This news article from news.com.au quotes Kathy Margolis :

Despite all the time they put in, teachers are paid for just 25 hours a week, she added, as if they were part time.

  • Is this true?
  • Is it true in all states? (Or just in Queensland where Kathy Margolis worked)
  • I'm going to just consider public schools, since the thousands of private schools no doubt maintain there own employment contracts.
  • "since the thousands of private schools no doubt maintain there own employment contracts." Actually it might not be that bad, for example a lot of private schools are catholic and as such have a single employment contract.
    – NPSF3000
    Feb 7, 2016 at 15:27

1 Answer 1


In Australia, teachers (like many workers in unionised occupations) are paid in accordance to an "industrial award". The awards are determined by state.

To support that with an example, the Queensland government says:

Teaching salaries in the [Department of Education and Training] are based on the current awards and agreements.


It is over-simplifying a little, but yes, for Queensland where Kathy Margolis was based, the claim is true.

The Teacher's Award for the state of Queensland explains:

6.1 Hours of duty - classroom teachers

6.1.1 What is the rostered duty time of a teacher?

(a) The rostered duty time of a teacher will be 25 hours per week.

(b) Rostered duty time will be continuous except for the meal break.

Rostered duty time includes "face to face teaching and associated professional duties" and "preparation and correction time" (See Section 6.2), and some short breaks (See Section 6.1.3)

However, there are other sorts of teachers included in the award, such as "instrumental music instructors", "education officer special duties", and "teachers in centres for continuing secondary education/secondary colleges" that have different rostered duty times.

Western Australia

The Western Australia Department of Education has the Teachers (Public Sector Primary and Secondary Education) Award 1993

Section 13 (4) says

Effective from the commencement of the 2011 school year, the maximum number of hours of face to face teaching is as follows:

(a) Secondary – 21 hours and 20 minutes per week

(b) Primary – 21 hours and 50 minutes per week

(c) Pre-Primary – 21 hours and 20 minutes per week

In Section 14 (2) (b) it adds non-face-to-face time:

Effective from the commencement of the 2011 school year and in addition to face to face teaching hours, the following periods of time (exclusive of recess and lunchtime) are provided to teachers:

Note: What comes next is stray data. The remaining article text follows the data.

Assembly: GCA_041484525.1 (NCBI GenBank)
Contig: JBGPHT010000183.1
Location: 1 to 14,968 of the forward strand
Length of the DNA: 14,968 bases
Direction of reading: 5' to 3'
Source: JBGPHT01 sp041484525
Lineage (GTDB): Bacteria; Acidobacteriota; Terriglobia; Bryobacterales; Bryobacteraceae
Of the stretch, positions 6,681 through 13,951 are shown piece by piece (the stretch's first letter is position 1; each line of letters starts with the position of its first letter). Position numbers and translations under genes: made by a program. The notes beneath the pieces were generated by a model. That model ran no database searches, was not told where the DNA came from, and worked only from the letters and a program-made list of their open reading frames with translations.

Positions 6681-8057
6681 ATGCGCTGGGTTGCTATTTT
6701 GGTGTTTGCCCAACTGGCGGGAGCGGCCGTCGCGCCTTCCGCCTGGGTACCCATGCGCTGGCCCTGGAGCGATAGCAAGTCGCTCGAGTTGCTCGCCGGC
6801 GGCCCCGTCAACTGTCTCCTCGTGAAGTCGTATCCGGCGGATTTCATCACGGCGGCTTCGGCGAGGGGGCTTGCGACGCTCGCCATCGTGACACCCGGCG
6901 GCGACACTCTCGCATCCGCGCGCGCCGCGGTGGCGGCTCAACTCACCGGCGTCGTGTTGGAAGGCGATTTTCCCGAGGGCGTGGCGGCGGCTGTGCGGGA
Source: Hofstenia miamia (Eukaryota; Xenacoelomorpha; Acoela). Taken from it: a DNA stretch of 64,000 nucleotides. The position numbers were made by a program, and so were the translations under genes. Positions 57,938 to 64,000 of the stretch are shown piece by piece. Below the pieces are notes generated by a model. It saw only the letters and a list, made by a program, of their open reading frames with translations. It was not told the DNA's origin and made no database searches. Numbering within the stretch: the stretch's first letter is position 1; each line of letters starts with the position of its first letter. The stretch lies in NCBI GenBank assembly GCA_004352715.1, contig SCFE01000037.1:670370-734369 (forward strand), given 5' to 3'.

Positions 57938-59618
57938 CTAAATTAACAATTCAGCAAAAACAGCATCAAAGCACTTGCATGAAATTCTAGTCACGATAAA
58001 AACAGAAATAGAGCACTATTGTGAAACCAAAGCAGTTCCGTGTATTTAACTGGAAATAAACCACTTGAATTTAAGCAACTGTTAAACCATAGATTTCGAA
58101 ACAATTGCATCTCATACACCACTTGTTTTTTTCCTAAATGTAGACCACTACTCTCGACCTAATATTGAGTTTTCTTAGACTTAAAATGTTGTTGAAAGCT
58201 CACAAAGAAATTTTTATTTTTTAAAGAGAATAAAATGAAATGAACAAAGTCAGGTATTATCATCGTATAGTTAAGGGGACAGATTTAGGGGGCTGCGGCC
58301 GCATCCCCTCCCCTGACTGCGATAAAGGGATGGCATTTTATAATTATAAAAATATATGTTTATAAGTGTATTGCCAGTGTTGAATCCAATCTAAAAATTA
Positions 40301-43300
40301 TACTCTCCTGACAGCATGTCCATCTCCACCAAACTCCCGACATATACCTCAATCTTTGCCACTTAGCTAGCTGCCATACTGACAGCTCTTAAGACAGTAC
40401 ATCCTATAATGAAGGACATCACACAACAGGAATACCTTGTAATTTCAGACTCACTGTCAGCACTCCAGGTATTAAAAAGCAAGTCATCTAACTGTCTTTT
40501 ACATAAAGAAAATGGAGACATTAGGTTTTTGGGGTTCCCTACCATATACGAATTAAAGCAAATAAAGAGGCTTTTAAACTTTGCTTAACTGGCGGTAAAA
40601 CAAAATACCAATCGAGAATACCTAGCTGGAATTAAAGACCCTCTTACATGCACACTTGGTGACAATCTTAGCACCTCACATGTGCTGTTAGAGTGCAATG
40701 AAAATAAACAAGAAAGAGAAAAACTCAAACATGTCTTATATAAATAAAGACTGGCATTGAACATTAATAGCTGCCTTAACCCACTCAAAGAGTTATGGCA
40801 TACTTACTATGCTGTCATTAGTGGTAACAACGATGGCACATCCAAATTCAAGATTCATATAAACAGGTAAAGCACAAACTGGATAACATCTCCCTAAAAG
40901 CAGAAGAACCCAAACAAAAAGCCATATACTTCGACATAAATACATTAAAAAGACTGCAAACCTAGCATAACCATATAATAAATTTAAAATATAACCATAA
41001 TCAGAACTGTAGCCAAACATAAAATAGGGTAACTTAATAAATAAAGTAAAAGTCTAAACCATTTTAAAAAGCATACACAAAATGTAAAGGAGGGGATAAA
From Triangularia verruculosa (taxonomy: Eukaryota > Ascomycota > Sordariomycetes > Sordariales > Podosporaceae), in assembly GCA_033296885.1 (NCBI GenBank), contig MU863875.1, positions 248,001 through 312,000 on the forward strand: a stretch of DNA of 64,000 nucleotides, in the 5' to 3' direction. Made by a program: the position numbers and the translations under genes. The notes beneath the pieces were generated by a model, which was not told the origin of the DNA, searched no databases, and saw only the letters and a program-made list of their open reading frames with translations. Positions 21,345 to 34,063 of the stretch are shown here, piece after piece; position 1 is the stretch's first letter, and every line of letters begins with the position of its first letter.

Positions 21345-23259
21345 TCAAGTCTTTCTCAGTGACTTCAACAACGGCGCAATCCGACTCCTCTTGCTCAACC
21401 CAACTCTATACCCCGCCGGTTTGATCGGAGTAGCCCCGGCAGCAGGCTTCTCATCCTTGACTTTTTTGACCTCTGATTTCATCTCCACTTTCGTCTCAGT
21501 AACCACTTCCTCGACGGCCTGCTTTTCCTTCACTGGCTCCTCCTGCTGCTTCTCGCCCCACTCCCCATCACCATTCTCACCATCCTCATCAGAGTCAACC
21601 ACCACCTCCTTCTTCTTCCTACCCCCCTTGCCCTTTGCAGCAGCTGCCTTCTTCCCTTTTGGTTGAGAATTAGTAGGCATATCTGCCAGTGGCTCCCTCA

(i) Secondary – 320 minutes per week

(ii) Primary – 240 minutes per week

(iii) Pre-Primary – 320 minutes per week

New South Wales

The NSW Department of Education has the Crown Employees (Teachers in Schools and Related Employeers) Salaries and Conditions Award 2014

However, there isn't a simple count of the number of hours in this document - it is based on 28 x 40 minute teaching periods per week in high schools, plus additional alternate periods, and non-teaching time. I am loathe to do original research to compute the hours; there is a lot of complexity here.

  • For western australia the equiv doc is forms.wairc.wa.gov.au/awards/TEA007/p21/TEA007.pdf Which seems to me to be for primary teachers at least 21:50 hours plus 3:30hours DOTT. Which is 25:30 hours. Its a few more hours for secondary. Feb 5, 2016 at 10:20
  • @NPSF3000: JanDoggen has since deleted that comment, presumably because I had edited it to address Jan's concern. I do not understand your point; what other definition of what they are paid for could there be?
    – Oddthinking
    Feb 7, 2016 at 14:47
  • 2
    @Oddthinking to claim that teachers are only paid for 25 hours a week one must show that they are not paid for anything else. For example, the very fact that teachers are paid during holidays would indicate this is false. Looking at the award the terminology is 'Per Fortnight' e.g. on page 34/35, not per hour as claimed.
    – NPSF3000
    Feb 7, 2016 at 15:20
  • @Oddthinking or to put it another way, if the claim was true and teachers were only paid for 25 hours... then what should their real salary be? Should we suppose a freshly graduated teacher should be paid for a full 40 hours worked? Roughly $150,000/annum!
    – NPSF3000
    Feb 7, 2016 at 15:26

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